§ 11. Helen Jones (Warrington, North)
What steps he is taking to provide for the registration of health support workers. 
§ The Minister of State, Department of Health (Mr. John Denham)
Health support workers, such as health care assistants, operating department practitioners, pharmacy technicians and others, make a crucial contribution to patient care. The NHS plan underlines our commitment to acknowledging and supporting them in developing and expanding their roles, and to publishing proposals for their effective regulation. We have now received a report on the subject by De Montfort university, which we are currently considering.
§ Helen Jones
I thank my hon. Friend for his reply and acknowledge the progress that has been made, but does he not agree that, when the Care Standards Act 2000 gives the power to introduce regulation for care support workers, it is nonsense that health care assistants doing a similar job in the NHS are not registered? Should not our priority be the protection of patients? I hope that my hon. Friend will act quickly to end the anomalies and give recognition to the important work done by health care assistants.
§ Mr. Denham
My hon. Friend is absolutely right to raise that issue. We have made a commitment to effective regulation, because we recognise the need to ensure that patients are protected from members of staff who have dubious histories. We are anxious to address the issue, which is why we commissioned the report from De Montfort university. My hon. Friend is right to draw attention to the General Social Care Council, which is one of several measures that the Labour Government were forced to introduce after years of neglect by the Conservatives: we have had to regulate social care, introduce regulation for private health care, strengthen the powers of the General Medical Council and introduce annual appraisal for doctors. All those measures should have been introduced years ago, but were neglected by the Conservatives. We have not yet done everything necessary, but we are making progress on a big agenda.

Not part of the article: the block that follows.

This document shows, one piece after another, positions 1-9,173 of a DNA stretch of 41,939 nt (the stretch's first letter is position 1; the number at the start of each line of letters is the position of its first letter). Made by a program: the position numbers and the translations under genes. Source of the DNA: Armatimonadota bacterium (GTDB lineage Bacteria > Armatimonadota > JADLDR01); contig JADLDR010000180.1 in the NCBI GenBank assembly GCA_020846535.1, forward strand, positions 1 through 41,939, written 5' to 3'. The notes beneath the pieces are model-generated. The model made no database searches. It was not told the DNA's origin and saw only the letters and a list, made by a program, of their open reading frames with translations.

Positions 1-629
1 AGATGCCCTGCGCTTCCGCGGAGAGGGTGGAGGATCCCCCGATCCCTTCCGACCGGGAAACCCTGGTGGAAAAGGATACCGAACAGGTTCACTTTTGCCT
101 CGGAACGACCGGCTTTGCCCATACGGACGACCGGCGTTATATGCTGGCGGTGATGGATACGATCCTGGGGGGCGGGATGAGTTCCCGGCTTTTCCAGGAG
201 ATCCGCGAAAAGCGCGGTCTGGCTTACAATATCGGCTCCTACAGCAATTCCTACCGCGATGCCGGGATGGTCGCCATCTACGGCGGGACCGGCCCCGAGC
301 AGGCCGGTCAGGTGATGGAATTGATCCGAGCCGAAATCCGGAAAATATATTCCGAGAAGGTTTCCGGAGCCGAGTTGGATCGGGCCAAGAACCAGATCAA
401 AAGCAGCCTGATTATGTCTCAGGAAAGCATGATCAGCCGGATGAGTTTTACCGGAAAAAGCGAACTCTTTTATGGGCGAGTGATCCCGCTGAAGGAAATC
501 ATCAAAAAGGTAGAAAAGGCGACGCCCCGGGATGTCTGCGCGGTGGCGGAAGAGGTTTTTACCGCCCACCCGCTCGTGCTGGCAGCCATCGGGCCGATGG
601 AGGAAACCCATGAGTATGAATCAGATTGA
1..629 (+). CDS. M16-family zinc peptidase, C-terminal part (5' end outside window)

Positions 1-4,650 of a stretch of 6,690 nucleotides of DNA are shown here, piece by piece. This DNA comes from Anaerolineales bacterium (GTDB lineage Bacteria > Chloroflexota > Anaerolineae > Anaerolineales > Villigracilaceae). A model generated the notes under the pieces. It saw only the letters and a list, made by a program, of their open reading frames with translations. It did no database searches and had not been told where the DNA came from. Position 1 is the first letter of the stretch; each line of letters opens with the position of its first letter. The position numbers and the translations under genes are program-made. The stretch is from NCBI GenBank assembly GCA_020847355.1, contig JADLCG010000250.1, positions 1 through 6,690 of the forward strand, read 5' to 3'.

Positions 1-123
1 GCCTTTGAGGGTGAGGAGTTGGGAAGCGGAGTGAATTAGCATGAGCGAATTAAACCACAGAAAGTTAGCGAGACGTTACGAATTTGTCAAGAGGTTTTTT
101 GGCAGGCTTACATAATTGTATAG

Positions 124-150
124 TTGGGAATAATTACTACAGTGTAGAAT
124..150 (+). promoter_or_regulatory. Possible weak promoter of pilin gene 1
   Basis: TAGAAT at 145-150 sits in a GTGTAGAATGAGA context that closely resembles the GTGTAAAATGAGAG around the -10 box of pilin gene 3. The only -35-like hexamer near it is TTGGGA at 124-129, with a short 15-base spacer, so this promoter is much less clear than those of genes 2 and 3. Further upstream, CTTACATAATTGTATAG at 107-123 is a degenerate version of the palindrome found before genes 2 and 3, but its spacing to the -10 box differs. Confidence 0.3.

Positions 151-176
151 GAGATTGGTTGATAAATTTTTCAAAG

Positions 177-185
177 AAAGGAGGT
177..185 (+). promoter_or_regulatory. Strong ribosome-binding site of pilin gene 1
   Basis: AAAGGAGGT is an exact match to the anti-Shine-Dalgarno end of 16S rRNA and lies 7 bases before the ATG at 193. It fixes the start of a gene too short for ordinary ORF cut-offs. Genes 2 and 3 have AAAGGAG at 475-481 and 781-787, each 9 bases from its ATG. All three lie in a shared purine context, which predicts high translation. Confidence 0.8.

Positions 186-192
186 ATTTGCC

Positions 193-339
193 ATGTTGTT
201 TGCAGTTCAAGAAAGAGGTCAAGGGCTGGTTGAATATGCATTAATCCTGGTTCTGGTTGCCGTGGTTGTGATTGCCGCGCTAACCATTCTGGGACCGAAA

§ Mr. David Tredinnick (Bosworth)
Is the Minister aware that many health support workers are also practitioners of complementary medicine? Given his remarks about regulation of other sections of the medical profession, does he not think that the time has come to set up a central register of complementary medical practitioners, so that accurate information is available to members of the general public seeking treatment?
§ Mr. Denham
I admire the persistence and imagination with which the hon. Gentleman raises the issue of complementary medicine at every turn. He will be aware that the term "complementary medicine" covers an extraordinarily broad range of practice, from therapies 171 that some people regard as esoteric to those that are close to acceptance as mainstream therapies. One of the great difficulties with regulation, especially in respect of the latter group, is the divisive nature of the disagreements between practitioners of many of the therapies. I accept that there are occasions on which protection of the public from quack practices is important, but there must also be some sorting out done within those professions.
§ Mr. Jim Dobbin (Heywood and Middleton)
Following last week's announcement of additional resources for the NHS, can those professional support workers who are state registered, such as medical laboratory scientists, look forward to receiving levels of pay that are commensurate with their skills, the high qualifications that their jobs require and the role that they play as part of the NHS diagnostic team?
§ Mr. Denham
As part of the three-year pay deal, we have already taken steps to increase, quite significantly, the pay of at least lower grade pathology laboratory staff. That is an important step in the direction my hon. Friend advocates. He will be aware that we are working with the unions on "Agenda for Change", which sets out a new pay system for the NHS, which holds out to some staff the prospect of moving into the pay review body system, and to staff grades as a whole a proper job evaluation system, better career progression and fairer rewards for all NHS staff.